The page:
Financial Planning

2024 Financial planning guide for Canadians

2024 Financial planning guide for Canadians

A new year means new limits and data. Here’s a list of new financial planning data for 2021 (In case you want to compare this to past years, I’ve included old data as well).

Pension and RRSP contribution limits

  • The new limit for RRSPs for 2024 is 18% of the previous year’s earned income or $31,560 whichever is lower less the Pension Adjustment (PA).
  • The limit for Deferred Profit Sharing Plans is $16,245
  • The limit for Defined Contribution Pensions is $32,490

Remember that contributions made in January and February of 2023 can be used as a tax deduction for the 2023 tax year.

Tax YearIncome fromRRSP Maximum Limit

More articles on RRSPs

TFSA limits

  • The annual TFSA limit for 2024 has increased to $7,000.
  • The cumulative limit since 2009 is $95,000 (assuming you were over the age of 18 in 2009)

TFSA Limits for past years

YearAnnual LimitCumulative Limit

More articles on the TFSA

Canada Pension Plan (CPP)

Here’s some of the key planning data around CPP.

  • Contribution amounts for 2024
    • Employee contribution = 5.95% (up to YMPE)
    • Employer contribution = 5.95% (up to YMPE)
    • Self employment = 11.9% (up to YMPE)
    • The maximum employer and employee contribution to the plan for 2024 will be $3,867.50 each and the maximum self-employed contribution will be $7735.
  • New in 2024 is the second additional CPP contributions (CPP2)
    • For income over the YMPE of $68,500 but under Additional YMPE ($73,200)
      • Employee contribution = 4.0%
      • Employer contribution = 4.0%
      • Self employment = 8.0% (up to YMPE)
      • The maximum additional employer and employee contribution to the plan for 2024 will be $188 each and the maximum self-employed contribution will be $376.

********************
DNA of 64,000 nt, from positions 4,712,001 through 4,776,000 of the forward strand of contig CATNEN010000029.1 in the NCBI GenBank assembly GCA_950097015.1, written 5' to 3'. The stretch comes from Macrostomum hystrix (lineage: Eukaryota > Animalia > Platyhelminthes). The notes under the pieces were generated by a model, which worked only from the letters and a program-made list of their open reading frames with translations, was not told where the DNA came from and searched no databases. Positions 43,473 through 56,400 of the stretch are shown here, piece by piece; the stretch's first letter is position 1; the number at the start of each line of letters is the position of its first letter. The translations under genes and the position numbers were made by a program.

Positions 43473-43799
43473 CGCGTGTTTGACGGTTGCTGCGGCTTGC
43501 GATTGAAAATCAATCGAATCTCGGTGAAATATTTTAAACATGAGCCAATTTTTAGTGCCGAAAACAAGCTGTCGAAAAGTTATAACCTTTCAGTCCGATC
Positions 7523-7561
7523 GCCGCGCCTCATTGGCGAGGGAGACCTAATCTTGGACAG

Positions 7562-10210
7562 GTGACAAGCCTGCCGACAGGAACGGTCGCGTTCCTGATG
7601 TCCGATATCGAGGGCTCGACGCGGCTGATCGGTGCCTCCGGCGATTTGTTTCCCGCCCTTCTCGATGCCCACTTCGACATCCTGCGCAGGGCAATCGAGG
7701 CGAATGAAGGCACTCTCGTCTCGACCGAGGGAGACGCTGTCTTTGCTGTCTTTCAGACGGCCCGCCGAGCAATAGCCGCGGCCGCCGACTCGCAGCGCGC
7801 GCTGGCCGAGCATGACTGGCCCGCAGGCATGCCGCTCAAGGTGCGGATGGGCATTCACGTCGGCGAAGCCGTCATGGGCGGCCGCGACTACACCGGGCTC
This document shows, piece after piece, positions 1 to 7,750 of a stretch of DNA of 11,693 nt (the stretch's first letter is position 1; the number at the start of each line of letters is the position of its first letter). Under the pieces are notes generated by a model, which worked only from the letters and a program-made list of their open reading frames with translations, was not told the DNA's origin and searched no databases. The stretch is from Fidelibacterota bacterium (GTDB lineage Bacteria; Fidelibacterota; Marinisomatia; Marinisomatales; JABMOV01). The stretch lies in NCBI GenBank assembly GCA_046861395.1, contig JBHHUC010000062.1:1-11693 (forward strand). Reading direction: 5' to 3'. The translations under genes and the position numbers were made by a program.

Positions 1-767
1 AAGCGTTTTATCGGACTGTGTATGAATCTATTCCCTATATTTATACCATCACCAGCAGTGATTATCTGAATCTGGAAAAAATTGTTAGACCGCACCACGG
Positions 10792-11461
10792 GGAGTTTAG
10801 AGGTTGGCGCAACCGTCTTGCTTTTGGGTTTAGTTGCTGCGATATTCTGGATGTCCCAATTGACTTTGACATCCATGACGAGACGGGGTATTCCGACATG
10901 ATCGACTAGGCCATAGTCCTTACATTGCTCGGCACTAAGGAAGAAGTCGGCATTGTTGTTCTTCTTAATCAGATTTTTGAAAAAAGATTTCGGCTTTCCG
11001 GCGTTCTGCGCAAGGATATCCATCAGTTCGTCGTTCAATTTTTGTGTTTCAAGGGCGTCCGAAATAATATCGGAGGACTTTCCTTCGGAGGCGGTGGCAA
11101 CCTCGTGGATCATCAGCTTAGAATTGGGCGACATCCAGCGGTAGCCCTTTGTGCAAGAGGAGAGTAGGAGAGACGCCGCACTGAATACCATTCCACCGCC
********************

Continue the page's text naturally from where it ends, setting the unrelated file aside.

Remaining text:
• CPP Benefits
    • Yearly Maximum Pensionable Earning (YMPE) – $68,500
    • Additional Maximum YMPE = $73,200
    • Maximum CPP Retirement Benefit – $1364.60 per month
    • Maximum CPP Disability benefit – $1606.78 per month
    • Maximum CPP Survivors Benefit
      • Under age 65 – $739.31
      • Over age 65 – $818.76

Reduction of CPP for early benefit – 0.6% for every month prior to age 65. At age 60, the reduction is 36%.

CPP rates for past years:


For more information on CPP

Old Age Security (OAS)

  • Maximum OAS (Age 65 to 74) – $713.34 per month
  • Maximum OAS (Age 75 +) – $784.67 per month
  • The OAS Clawback (recovery) starts at $90,997 of income. At $148,179 of income OAS will be fully clawed back.

OAS rates for past years:

YearMaximum Monthly Benefit (Age 65 to 74)Maximum Annual Benefit (age 65 to 74)Maximum Monthly Benefit (Age 75 or older)Maximum Annual Benefit (age 75 or older)

For more information on OAS Clawback:

RDSP contribution limits

While there is no annual contribution limit for Registered Disability Savings Plans (RDSP), there is a lifetime limit. For 2023, that amount is $200,000 per beneficiary. 

Contributions made in previous years will reduce the lifetime limit. You can make contributions to an RDSP plan until the end of the year which the beneficiary turns 59. 

For more information on how to qualify for the Disability Tax Credit and an RDSP, check out this interview with Alan Whitton, on The MapleMoney Show podcast. 

New federal tax brackets

For 2024, the tax rates have changed due to inflation adjustment.

Lower Income limitUpper Income limitMarginal Rate Rate

Remember these rates do not include provincial tax. For new provincial rates, visit the CRA site.

For more information on tax rates


  1. Geoff Vincent

    Great resource. Thank you for compiling this.